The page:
What Kind of Person Does God Exalt?? #141
Happy Monday, Friends! I hope your celebration of the Lord’s Day Yesterday was deep and rich and meaningful! Today’s Bible readings include 6 chapters, so we’d better jump right into Numbers 27, Psalms 70-71, Isaiah 17-18 and 1 Peter 5, which is again, our focus passage. I’ve always liked 1st Peter!
Do you believe that God exalts people? When you consider that to exalt means, “hold (someone or something) in very high regard; think or speak very highly of, or raise to a higher rank or a position of greater power,” then the idea of God exalting anybody seems somewhat strange! Why would God exalt a mere human? Well it turns out that there is a certain type of person that God exalts, and that is the humble person. Think about that for a moment. God EXALTS the humble. We live in a world that exalts the proud, the arrogant, the rich, the beautiful, the highly skilled and the popular…but God doesn’t exalt any of those people – instead, He raises up and highly esteems the humble. Because that is such a foreign idea to western culture, I’d like to challenge us with a few passages of Scripture that demonstrate just how important it is for us to be people of humility:
“You save the humble, but your eyes are on the haughty to bring them low.” 2nd Samuel 22:28
“You save the humble but bring low those whose eyes are haughty.” Psalms 18:27
“He guides the humble in what is right and teaches them his way.” Psalms 25:9
“The Lord sustains the humble but casts the wicked to the ground.” Psalms 147:6
“For the Lord takes delight in his people; he crowns the humble with victory.” Psalms 149:4
“He mocks proud mockers but shows favor to the humble and oppressed.” Proverbs 3:34
“When pride comes, then comes disgrace, but with humility comes wisdom.” Proverbs 11:2
“Before a downfall the heart is haughty, but humility comes before honor.” Proverbs 18:12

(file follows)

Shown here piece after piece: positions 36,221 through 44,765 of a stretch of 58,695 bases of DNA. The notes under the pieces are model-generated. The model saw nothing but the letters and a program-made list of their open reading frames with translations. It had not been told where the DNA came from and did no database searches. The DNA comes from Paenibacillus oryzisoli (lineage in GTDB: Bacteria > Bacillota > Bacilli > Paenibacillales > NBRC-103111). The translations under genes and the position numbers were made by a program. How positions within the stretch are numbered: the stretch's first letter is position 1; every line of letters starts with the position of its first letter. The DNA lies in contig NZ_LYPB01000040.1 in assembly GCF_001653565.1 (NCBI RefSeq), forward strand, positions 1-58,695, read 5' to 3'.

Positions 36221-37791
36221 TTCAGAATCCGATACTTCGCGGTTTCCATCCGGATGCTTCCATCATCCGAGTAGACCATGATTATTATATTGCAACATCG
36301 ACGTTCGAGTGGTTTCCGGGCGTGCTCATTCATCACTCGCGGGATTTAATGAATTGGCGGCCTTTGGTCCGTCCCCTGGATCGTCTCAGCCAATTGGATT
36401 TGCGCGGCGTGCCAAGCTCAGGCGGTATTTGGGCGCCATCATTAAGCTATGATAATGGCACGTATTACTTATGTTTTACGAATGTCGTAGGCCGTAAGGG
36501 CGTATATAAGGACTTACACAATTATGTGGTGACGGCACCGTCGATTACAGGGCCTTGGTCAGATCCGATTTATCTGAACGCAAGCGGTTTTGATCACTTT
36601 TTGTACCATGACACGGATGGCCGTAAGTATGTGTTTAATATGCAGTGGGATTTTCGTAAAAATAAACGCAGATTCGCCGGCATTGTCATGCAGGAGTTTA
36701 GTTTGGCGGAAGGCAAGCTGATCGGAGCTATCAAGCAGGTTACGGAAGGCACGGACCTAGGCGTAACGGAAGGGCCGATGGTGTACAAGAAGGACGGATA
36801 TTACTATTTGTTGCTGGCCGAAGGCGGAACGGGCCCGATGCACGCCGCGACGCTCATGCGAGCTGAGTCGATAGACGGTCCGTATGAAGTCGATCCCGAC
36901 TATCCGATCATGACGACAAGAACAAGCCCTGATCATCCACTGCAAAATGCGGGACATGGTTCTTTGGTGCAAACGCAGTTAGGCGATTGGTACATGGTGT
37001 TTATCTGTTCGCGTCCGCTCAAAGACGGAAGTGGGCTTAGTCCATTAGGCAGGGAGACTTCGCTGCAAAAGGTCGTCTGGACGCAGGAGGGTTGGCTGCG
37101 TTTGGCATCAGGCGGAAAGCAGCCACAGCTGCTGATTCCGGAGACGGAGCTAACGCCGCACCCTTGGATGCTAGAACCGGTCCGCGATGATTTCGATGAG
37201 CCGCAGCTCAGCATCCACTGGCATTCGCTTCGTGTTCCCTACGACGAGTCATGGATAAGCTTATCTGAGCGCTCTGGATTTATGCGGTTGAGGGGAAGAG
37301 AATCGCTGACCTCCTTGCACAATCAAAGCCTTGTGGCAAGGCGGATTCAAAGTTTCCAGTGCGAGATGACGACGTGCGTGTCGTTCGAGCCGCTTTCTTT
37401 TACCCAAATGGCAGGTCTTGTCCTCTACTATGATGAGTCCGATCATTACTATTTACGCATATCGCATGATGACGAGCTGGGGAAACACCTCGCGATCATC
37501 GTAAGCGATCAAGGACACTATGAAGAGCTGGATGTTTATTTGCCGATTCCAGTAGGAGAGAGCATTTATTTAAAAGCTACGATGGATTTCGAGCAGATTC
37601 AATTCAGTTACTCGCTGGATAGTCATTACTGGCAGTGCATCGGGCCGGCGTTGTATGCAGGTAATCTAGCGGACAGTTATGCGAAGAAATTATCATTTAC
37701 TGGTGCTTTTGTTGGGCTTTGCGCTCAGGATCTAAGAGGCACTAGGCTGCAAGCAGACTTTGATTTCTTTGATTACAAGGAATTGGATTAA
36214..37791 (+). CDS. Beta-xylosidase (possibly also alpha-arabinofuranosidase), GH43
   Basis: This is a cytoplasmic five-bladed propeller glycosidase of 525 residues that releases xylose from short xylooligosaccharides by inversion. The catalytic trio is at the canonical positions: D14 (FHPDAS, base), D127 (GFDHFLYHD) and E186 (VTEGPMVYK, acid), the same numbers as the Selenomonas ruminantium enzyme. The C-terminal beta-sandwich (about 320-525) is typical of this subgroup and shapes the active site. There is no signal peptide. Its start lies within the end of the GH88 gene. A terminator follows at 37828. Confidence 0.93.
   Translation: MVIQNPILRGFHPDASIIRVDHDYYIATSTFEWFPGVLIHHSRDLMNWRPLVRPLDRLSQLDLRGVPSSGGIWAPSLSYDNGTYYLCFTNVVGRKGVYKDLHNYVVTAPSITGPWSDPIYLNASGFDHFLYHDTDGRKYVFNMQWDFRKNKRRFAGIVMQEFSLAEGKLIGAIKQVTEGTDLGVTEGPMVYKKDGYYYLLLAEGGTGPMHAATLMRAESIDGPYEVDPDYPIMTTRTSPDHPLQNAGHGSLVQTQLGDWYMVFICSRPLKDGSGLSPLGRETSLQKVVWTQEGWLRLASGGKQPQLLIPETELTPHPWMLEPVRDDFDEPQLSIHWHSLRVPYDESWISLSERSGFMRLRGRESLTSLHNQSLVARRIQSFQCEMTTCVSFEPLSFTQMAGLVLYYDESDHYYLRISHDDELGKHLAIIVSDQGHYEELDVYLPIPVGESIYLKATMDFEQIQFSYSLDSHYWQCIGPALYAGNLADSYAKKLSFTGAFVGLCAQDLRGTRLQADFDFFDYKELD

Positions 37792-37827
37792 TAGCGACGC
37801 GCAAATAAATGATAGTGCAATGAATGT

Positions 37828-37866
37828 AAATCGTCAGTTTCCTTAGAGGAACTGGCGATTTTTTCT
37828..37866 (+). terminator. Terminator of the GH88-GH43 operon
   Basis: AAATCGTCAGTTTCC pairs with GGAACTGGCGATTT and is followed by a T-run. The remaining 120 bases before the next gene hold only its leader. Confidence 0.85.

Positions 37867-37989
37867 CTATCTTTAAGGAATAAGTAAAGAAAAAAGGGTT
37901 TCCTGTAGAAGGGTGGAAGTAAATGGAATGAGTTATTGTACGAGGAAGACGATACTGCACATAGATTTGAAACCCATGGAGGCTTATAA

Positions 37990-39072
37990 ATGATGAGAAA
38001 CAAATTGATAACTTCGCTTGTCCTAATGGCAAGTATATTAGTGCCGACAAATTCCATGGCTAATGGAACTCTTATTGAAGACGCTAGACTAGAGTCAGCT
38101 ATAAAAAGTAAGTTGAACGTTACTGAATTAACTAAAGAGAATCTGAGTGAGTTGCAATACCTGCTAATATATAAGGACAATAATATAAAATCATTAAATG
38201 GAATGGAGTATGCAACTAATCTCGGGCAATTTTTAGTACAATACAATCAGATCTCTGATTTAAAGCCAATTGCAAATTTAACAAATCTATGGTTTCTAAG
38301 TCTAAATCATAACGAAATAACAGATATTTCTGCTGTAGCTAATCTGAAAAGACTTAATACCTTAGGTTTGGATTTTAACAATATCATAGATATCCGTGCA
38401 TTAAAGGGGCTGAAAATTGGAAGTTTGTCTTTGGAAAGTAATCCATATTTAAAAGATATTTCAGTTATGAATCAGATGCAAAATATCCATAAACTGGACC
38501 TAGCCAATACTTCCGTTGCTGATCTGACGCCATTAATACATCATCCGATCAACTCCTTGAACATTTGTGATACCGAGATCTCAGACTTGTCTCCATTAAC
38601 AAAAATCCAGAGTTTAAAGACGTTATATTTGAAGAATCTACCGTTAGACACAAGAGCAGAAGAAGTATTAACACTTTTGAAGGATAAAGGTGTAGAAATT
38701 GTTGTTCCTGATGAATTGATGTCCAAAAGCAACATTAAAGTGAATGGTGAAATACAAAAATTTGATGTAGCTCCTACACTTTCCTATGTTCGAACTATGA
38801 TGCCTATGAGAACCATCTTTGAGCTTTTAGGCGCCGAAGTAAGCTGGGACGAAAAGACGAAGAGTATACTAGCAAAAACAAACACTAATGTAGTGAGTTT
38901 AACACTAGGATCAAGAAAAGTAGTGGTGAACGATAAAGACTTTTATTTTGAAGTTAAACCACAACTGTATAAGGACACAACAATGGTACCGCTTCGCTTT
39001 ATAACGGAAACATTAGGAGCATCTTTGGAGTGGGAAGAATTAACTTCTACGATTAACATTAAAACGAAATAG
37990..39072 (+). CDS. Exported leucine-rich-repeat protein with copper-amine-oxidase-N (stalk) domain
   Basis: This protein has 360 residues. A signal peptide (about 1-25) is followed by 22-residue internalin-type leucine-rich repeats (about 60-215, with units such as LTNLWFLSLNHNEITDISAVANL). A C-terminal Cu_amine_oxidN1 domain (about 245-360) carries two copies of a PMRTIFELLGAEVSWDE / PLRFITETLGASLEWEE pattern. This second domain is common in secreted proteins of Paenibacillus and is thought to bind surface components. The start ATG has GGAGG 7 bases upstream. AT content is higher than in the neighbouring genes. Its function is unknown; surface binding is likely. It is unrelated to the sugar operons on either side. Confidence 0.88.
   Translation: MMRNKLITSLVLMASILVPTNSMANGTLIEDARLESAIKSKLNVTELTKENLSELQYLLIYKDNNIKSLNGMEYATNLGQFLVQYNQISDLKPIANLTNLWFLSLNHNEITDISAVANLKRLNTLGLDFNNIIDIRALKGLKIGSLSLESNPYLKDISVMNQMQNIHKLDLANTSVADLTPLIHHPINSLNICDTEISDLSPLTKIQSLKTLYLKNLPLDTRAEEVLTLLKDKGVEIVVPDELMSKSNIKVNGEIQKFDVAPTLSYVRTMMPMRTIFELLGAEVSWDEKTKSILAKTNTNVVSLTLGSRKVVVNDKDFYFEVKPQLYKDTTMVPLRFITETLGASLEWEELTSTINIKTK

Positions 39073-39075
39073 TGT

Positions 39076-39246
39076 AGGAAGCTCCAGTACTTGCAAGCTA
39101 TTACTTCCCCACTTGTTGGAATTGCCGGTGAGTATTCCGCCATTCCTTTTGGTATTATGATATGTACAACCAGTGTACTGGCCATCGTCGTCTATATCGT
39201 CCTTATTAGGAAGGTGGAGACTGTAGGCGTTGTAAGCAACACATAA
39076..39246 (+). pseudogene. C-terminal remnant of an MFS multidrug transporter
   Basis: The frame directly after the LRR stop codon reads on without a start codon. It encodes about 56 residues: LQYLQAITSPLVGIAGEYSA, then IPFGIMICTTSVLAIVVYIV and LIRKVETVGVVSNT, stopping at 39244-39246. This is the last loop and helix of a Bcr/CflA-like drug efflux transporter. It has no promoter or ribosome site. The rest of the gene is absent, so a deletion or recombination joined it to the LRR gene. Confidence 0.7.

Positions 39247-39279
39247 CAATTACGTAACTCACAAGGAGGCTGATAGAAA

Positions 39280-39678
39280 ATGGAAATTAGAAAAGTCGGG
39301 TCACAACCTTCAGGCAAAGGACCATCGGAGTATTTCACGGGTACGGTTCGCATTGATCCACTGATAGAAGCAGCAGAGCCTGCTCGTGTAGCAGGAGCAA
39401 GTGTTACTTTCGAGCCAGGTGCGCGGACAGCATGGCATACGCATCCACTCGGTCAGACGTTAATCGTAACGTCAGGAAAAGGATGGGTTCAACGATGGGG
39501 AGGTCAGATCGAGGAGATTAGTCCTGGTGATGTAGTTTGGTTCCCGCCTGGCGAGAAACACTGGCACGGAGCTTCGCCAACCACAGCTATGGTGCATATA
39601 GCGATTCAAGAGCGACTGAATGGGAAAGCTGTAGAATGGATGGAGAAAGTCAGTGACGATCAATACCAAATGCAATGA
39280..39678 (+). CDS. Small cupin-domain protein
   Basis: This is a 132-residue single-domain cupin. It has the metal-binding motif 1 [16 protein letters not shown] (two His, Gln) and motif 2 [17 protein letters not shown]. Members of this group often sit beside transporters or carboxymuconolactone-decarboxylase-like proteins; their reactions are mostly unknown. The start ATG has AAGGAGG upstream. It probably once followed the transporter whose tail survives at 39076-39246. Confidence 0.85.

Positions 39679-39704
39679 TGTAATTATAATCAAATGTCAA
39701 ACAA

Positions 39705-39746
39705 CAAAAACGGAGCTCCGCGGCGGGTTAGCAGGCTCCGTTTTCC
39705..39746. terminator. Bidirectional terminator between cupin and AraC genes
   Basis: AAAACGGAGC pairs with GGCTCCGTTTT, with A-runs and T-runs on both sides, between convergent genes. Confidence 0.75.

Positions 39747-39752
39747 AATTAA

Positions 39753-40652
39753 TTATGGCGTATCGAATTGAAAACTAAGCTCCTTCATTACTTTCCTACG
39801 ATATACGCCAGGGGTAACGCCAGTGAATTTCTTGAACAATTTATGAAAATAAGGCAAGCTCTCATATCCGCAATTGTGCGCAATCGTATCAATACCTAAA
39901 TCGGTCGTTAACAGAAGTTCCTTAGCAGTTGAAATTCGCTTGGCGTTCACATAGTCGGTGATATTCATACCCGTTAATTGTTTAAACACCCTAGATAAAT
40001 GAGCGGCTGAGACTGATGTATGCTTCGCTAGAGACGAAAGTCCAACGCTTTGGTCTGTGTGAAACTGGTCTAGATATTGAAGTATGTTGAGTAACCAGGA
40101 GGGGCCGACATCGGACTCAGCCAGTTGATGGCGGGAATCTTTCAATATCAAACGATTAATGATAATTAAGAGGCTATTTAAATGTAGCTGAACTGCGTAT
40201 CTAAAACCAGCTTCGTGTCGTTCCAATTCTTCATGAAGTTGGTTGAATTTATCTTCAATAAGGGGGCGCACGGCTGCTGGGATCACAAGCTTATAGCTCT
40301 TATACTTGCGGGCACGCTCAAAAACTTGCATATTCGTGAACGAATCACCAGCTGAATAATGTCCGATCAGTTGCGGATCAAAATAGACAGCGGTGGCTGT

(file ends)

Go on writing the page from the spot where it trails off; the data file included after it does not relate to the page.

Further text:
“Humility is the fear of the Lord; its wages are riches and honor and life.” Proverbs 22:4
“Has not my hand made all these things, and so they came into being?” declares the Lord. “These are the ones I look on with favor: those who are humble and contrite in spirit, and who tremble at my word.” Isaiah 66:2
“For those who exalt themselves will be humbled, and those who humble themselves will be exalted.” Matthew 23:12
“He has brought down rulers from their thrones but has lifted up the humble.” Luke 1:52
“But he gives us more grace. That is why Scripture says: “God opposes the proud but shows favor to the humble.” James 4:6
“In the same way, you who are younger, submit yourselves to your elders. All of you, clothe yourselves with humility toward one another, because, “God opposes the proud but shows favor to the humble.” 1 Peter 5:5
So – why should we be humble? Because God EXALTS and BLESSES the humble, and raises up the humble…but also, our Master – the King of Kings – is also humble, and He set a great example for us:
28 “Come to me, all of you who are weary and burdened, and I will give you rest. 29 Take up my yoke and learn from me, because I am lowly and humble in heart, and you will find rest for your souls. 30 For my yoke is easy and my burden is light.”